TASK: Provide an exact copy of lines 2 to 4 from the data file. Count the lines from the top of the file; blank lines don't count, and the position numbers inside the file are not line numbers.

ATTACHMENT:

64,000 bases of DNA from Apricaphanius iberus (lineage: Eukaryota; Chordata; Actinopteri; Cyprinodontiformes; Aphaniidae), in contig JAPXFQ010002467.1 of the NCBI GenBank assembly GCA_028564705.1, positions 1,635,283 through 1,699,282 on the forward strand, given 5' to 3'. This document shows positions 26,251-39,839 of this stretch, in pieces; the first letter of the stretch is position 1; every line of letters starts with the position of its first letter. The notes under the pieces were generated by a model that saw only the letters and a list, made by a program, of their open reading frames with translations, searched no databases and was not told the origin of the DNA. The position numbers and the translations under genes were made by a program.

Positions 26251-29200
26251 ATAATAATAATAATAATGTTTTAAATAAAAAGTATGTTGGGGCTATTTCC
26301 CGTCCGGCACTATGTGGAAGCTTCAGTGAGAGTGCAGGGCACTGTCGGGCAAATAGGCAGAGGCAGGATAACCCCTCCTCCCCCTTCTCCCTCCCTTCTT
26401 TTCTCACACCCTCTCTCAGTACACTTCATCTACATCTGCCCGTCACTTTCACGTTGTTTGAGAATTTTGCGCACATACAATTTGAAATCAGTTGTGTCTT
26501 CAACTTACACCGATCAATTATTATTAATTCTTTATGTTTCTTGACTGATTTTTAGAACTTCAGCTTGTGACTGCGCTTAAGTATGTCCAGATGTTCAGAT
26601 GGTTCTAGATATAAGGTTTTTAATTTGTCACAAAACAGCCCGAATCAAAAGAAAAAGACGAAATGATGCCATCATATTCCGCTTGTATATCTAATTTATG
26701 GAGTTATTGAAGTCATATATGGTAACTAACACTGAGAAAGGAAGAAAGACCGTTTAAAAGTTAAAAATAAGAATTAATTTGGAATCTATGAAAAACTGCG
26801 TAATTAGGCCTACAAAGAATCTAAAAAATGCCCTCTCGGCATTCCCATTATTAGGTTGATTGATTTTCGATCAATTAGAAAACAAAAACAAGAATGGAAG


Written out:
Positions 26251-29200
26251 ATAATAATAATAATAATGTTTTAAATAAAAAGTATGTTGGGGCTATTTCC
26301 CGTCCGGCACTATGTGGAAGCTTCAGTGAGAGTGCAGGGCACTGTCGGGCAAATAGGCAGAGGCAGGATAACCCCTCCTCCCCCTTCTCCCTCCCTTCTT